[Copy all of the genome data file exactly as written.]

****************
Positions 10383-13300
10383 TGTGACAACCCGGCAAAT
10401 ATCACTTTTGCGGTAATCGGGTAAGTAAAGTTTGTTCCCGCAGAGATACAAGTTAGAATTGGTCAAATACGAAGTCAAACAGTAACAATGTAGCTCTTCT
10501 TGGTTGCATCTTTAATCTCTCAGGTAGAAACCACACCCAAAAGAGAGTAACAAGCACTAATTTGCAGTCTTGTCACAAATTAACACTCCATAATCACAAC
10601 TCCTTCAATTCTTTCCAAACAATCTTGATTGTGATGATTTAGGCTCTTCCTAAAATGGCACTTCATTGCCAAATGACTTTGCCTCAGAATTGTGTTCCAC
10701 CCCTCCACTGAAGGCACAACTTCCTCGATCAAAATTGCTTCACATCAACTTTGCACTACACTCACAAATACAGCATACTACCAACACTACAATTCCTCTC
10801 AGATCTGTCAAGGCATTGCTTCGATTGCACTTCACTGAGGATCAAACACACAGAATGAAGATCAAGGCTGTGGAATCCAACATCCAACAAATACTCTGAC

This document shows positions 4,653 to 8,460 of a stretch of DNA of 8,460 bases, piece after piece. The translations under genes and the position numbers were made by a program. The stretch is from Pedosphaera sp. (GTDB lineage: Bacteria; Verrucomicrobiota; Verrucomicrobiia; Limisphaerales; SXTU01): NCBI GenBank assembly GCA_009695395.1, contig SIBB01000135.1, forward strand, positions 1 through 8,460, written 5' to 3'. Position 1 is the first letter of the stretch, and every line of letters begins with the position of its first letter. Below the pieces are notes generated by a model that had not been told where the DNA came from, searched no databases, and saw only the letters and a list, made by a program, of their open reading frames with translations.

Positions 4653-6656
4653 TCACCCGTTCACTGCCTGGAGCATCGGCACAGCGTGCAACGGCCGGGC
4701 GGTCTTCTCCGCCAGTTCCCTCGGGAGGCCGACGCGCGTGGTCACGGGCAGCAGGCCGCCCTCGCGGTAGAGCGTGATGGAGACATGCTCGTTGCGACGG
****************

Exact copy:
Positions 10383-13300
10383 TGTGACAACCCGGCAAAT
10401 ATCACTTTTGCGGTAATCGGGTAAGTAAAGTTTGTTCCCGCAGAGATACAAGTTAGAATTGGTCAAATACGAAGTCAAACAGTAACAATGTAGCTCTTCT
10501 TGGTTGCATCTTTAATCTCTCAGGTAGAAACCACACCCAAAAGAGAGTAACAAGCACTAATTTGCAGTCTTGTCACAAATTAACACTCCATAATCACAAC
10601 TCCTTCAATTCTTTCCAAACAATCTTGATTGTGATGATTTAGGCTCTTCCTAAAATGGCACTTCATTGCCAAATGACTTTGCCTCAGAATTGTGTTCCAC
10701 CCCTCCACTGAAGGCACAACTTCCTCGATCAAAATTGCTTCACATCAACTTTGCACTACACTCACAAATACAGCATACTACCAACACTACAATTCCTCTC
10801 AGATCTGTCAAGGCATTGCTTCGATTGCACTTCACTGAGGATCAAACACACAGAATGAAGATCAAGGCTGTGGAATCCAACATCCAACAAATACTCTGAC

This document shows positions 4,653 to 8,460 of a stretch of DNA of 8,460 bases, piece after piece. The translations under genes and the position numbers were made by a program. The stretch is from Pedosphaera sp. (GTDB lineage: Bacteria; Verrucomicrobiota; Verrucomicrobiia; Limisphaerales; SXTU01): NCBI GenBank assembly GCA_009695395.1, contig SIBB01000135.1, forward strand, positions 1 through 8,460, written 5' to 3'. Position 1 is the first letter of the stretch, and every line of letters begins with the position of its first letter. Below the pieces are notes generated by a model that had not been told where the DNA came from, searched no databases, and saw only the letters and a list, made by a program, of their open reading frames with translations.

Positions 4653-6656
4653 TCACCCGTTCACTGCCTGGAGCATCGGCACAGCGTGCAACGGCCGGGC
4701 GGTCTTCTCCGCCAGTTCCCTCGGGAGGCCGACGCGCGTGGTCACGGGCAGCAGGCCGCCCTCGCGGTAGAGCGTGATGGAGACATGCTCGTTGCGACGG